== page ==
1.12 Scotland's nursing and midwifery workforce plays a critical role in delivering high quality care across the health and social care landscape. Nurses and midwives comprise the largest part of the NHSScotland workforce, with 59,709.1 WTE staff in post at 31 December 2016 (of these, 43,820.9 WTE are registered staff). There are a significant number of registered nurses working in various settings other than the NHS, including over 2,000 registered nurses working in primary care in 2015 who are employed by Scottish General Practices. There were also approximately 7,000 registered nurses working in other social services in 2014 based on data from the Scottish Social Services Council. They are providing care across a diverse range of hospital and community settings and are practicing in a rapidly evolving and dynamic service.

1.13 The Scottish Government, in partnership with key stakeholders including employers, partnership organisations and Higher Education Institutions, is already doing a great deal to ensure a sustainable and capable nursing and midwifery workforce, and promote and assure high quality care. Key building blocks are already in place, including evidence based workload and workforce planning tools; higher numbers of staff; strengthened student intake planning; a clear strategy for nursing and midwifery education; and work to transform nursing roles to meet the current and future needs of Scotland's health and social care system. Work is in train to develop and roll-out Excellence in Care, Scotland's national approach to assuring nursing and midwifery care, which will include an agreed set of quality measures and indicators. Work is also ongoing to develop a refreshed vision for nursing in Scotland, which will support and sustain nurses' contribution to improving health and delivering care towards 2030 and beyond.

Scotland's Nursing and Midwifery Workload and Workforce Planning Programme

1.14 In its 2002 report "Planning Ward Nursing Legacy or Design" [10] Audit Scotland identified that little was known about how NHS systems plan nursing and midwifery workforce or how staffing levels were set at ward level. The report identified that improvements were required and recommended a consistent approach to workforce planning, which included consideration of quality measures.

1.15 As a result, the Scottish Executive Nurse Directors group ( SEND) commissioned the Nursing and Midwifery Workload and Workforce Planning Programme ( NMWWPP) in 2004. Its aims were to develop a nationally validated, fit for purpose approach to measuring nursing and midwifery workload and providing information on staffing establishments required for that workload. The subsequent report [11] made 20 recommendations which included a requirement for:

  • A national standardised approach to nursing and midwifery workforce planning.
  • Development of workforce tools which take account of patient acuity, professional judgement and include nationally agreed predictable absence allowance and leadership time to support setting of nurse/midwife staffing establishments.
  • Development of indicators that allow accurate national comparisons of workload and workforce planning data.
  • Inclusion of flexible working arrangements.
  • Planning reduction in nurse agency spend.
  • Education and training in workforce planning for senior charge nurses and professional leaders.

1.16 Research has shown that while workforce and workload measurement tools offer useful assistance in planning nursing and midwifery workforce requirements, there is no perfect tool which can provide definitive staff requirements on its own, (Arthur and James 1994 Carr-Hill and Jenkins-Clarke 1995, Hughes 1999) [12] [13] . However, evidence suggests that application of validated workforce tools with the addition of a consistent professional judgement approach improved sensitivity of outcome. [14]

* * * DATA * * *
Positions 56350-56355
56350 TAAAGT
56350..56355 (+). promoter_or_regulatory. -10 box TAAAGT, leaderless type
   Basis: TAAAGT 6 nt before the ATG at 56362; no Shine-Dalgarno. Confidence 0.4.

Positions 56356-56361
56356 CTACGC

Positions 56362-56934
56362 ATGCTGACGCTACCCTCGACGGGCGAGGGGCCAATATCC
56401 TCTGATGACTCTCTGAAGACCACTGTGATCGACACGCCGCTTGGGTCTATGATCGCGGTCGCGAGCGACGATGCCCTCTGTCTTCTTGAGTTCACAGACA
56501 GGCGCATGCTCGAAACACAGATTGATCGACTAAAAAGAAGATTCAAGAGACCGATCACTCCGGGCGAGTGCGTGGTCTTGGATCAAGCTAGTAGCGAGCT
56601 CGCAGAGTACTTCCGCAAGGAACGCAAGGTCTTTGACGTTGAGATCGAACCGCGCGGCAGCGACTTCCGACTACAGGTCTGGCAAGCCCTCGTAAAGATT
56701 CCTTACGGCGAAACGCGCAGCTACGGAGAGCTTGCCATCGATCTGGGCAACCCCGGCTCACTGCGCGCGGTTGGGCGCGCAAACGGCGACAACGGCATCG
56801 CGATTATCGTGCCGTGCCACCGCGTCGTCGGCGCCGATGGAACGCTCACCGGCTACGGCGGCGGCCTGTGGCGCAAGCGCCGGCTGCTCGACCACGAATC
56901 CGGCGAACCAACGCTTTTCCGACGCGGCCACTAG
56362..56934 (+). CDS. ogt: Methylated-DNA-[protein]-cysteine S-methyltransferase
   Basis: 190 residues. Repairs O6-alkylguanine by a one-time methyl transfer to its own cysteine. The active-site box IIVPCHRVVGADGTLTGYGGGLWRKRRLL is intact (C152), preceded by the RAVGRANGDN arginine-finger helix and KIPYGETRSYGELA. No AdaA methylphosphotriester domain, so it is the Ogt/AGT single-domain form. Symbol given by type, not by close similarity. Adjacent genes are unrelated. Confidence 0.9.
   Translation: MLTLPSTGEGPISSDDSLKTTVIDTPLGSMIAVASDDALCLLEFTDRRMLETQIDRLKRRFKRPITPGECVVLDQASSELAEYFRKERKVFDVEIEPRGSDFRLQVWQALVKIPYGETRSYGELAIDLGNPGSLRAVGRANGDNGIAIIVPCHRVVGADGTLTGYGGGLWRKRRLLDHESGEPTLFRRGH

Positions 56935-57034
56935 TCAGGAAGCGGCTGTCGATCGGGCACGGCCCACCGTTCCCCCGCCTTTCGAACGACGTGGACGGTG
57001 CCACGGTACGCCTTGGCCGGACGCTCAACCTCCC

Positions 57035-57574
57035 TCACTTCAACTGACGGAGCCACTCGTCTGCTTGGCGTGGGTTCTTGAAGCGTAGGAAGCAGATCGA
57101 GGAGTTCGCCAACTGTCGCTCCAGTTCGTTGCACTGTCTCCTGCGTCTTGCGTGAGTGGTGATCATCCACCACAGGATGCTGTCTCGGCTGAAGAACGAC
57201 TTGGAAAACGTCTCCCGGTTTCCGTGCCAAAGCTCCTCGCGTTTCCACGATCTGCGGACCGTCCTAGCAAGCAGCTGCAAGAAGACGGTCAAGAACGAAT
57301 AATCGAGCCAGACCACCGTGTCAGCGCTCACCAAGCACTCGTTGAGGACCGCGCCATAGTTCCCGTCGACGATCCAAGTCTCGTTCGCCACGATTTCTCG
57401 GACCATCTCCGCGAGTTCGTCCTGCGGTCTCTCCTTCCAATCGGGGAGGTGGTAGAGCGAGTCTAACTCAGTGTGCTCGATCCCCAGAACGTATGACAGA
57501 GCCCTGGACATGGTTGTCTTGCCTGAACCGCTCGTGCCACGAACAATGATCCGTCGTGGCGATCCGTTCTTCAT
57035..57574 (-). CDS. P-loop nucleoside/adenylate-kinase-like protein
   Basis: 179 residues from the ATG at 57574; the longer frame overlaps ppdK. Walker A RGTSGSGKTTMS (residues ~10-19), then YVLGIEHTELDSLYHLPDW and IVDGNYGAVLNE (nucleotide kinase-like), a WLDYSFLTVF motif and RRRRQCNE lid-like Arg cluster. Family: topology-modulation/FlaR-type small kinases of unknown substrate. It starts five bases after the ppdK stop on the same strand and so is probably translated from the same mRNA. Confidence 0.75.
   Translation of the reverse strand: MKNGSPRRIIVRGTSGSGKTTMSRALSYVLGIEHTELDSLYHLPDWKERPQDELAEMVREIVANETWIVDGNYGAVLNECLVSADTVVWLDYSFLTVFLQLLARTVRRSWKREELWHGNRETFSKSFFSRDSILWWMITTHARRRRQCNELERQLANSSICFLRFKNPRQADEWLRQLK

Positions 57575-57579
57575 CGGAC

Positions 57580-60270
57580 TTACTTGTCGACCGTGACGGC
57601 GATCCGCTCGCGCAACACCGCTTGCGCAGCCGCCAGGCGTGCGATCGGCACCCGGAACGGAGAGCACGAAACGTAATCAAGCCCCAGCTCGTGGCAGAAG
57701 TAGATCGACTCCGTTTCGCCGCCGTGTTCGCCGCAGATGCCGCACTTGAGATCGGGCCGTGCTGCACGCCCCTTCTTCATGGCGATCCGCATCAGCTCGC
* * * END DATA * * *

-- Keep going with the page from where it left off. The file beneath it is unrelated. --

1.17 Following review of the evidence, the NMWWPP concluded that in order to establish nurse/midwifery staffing requirements:

  • Specific workforce/workload tools which take account of specialty and patient dependency should be applied.
  • A nationally agreed professional judgement approach should be applied, as a minimum.
  • Quality measures should be considered, recommending that as patient dependency measures offered a means of recording changing patient acuity and associated workload, this type of methodology should be used.
  • Current funded establishment and local context should be considered.

1.18 The report went on to state that a combination of tools should be used, with all services using a nationally agreed professional judgement approach as a minimum.

1.19 Since 2004, Scotland has led the rest of the UK in developing a series of ground-breaking nursing and midwifery workload and workforce planning tools. The NMWWPP has made significant progress and we now have a validated framework, methodology and suite of 12 workload measurement and workforce planning tools that cover 98% of nursing and midwifery service areas. Further details of the approach are set out in the next section. The work of the NMWWPP has been overseen by a steering group which has wide stakeholder engagement and representation including Executive Nurse Directors and professional leaders and partnership bodies.

1.20 The approach and suite of tools are endorsed by Scottish Nurse Directors and professional bodies, mandated for use in NHSScotland as part of Local Delivery Planning and are widely used. Although significant progress has been made, the proposals within this consultation will ensure more consistent application and broader use within and across NHS Board areas and ensure that approaches are further embedded at an organisational level.

Staff governance

1.21 NHSScotland recognises that effective Staff Governance is an investment in patient care. Staff who feel engaged, involved and valued provide for a strong workforce which is essential to achieve continuous improvement in delivering healthcare services. NHSScotland's commitment to Staff Governance was reinforced by the legislative underpinning within the NHS Reform (Scotland) Act 2004. This legislation aims to improve how NHSScotland's diverse workforce is treated at work. The NHSScotland Staff Governance Standard [15] and framework has also been developed to support staff on this basis and is therefore the key policy document to support this legislation.

1.22 The Freedom to Speak Up Review, chaired by Sir Robert Francis QC, highlighted the importance of encouraging staff to speak freely about any concerns, and the important contribution this makes to patient safety. Although it relates entirely to NHS England, its report, published in 2015 [16] , provided independent advice and recommendations aimed at creating an open and honest reporting culture. Many of the recommended actions outlined in the Report from the Freedom to Speak Up Review are already in place or being developed in NHSScotland.


Email: Dawn Sungu

Phone: 0300 244 4000 – Central Enquiry Unit

The Scottish Government
St Andrew's House
Regent Road